5. Anticipated recovery time-frame 

Key Questions To Ask Potential Vendors

1. Can you pre-load my application software?

2. Can you custom-configure hardware to accommodate my particular requirements?

3. How do you handle simultaneous disaster declarations from multiple subscribers?

4. What are disaster declaration procedures?

5. If I declare a disaster, what are the usage fees?

6. Do you subcontract the quick-ship service?

7. Must equipment being shipped internationally clear customs?

8. Can I conduct an unscheduled audit of the facility where my hardware will come from in order to ensure that the inventory is available and being managed appropriately?

9. Can I conduct preparedness tests with all or a portion of the hardware for which I have contracted?

10. References available?

Key Questions To Ask Vendor References

1. How similar to my own are your company’s systems and disaster recovery needs?

2. Has this vendor actually shipped you hardware for tests or disaster declarations? Results?

3. Any experiences with damaged, malfunctioning, or missing equipment upon deliv­ery?

4. Hardware unavailable?

5. Is service prompt, consistent?

6. Have costs exceeded original estimates?

7. Have you conducted preparedness testing?

a. What is the vendor’s attitude toward it?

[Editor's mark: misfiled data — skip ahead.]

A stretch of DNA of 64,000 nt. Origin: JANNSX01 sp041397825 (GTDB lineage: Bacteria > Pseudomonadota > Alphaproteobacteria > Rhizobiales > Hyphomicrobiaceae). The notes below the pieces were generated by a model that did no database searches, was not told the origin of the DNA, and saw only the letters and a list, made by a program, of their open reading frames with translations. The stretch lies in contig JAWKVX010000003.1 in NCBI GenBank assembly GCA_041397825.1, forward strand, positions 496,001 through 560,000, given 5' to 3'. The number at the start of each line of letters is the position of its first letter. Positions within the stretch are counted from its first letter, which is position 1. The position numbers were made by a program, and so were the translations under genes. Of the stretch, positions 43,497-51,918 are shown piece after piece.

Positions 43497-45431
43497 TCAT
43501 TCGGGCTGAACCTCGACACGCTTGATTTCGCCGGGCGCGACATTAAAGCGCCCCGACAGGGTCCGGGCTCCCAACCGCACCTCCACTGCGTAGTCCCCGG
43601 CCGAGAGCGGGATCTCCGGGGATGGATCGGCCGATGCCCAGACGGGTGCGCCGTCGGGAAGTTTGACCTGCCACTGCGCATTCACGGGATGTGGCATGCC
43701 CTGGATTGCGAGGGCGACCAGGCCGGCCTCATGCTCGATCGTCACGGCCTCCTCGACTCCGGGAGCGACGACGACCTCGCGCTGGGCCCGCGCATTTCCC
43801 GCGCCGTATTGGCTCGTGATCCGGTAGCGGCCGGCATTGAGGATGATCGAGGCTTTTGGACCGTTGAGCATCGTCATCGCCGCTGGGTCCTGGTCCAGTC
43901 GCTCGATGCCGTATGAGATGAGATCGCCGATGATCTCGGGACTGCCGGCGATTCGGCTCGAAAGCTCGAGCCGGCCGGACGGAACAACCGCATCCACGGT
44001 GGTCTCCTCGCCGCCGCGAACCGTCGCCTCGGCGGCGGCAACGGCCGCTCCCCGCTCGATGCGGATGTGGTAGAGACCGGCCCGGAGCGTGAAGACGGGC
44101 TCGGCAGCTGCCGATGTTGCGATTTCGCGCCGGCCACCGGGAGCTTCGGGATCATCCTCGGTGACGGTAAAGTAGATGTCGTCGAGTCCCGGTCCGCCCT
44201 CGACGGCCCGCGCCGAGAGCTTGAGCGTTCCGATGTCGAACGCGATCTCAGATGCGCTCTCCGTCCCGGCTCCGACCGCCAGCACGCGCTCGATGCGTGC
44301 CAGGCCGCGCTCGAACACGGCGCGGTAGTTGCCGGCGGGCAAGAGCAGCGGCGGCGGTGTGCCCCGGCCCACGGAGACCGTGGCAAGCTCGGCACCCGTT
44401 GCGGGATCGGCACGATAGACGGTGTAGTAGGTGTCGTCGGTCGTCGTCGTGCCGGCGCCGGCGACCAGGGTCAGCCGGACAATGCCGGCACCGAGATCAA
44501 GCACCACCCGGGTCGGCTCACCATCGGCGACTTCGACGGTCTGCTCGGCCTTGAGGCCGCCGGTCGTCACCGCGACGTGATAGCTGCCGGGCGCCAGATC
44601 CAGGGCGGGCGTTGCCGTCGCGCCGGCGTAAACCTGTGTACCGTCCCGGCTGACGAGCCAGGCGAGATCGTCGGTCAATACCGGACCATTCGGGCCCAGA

8. Vendor strengths, weaknesses?

9. How long have you contracted with this provider?

10. Why was this vendor chosen?

a. Others considered?

11. What did the selection process entail?

12.  Network connectivity devices required, such as hubs, routers, bridges, etc. 


· Standard application software image that must be pre-loaded on workstations

· Time demands: How quickly do you need equipment to arrive, be operational?

· Anticipated recovery time-frame

Buyer Beware

1. Make sure usage fees are reasonable. Determine whether, in the event that you declare a disaster, usage fees for short-term recovery either meet or exceed equip­ment replacement costs.

2. When discussing testing with vendors, ensure your ability to test not only the hard­ware but also the provider’s capacity to respond in the time frames specified in the agreement.

3. If subcontractors are typically employed for quick-ship service, review their con­tractual commitments to the provider and investigate their service capabilities. 

What Next?

1. After pre-qualifying all vendor candidates, request a presentation at your facility.

2. Request written replies to follow-up questions not answered during vendor presentations.

3. Visit actual site(s) of vendor finalists, involving your disaster recovery or security specialist to conduct site surveys.

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Creating Customer Service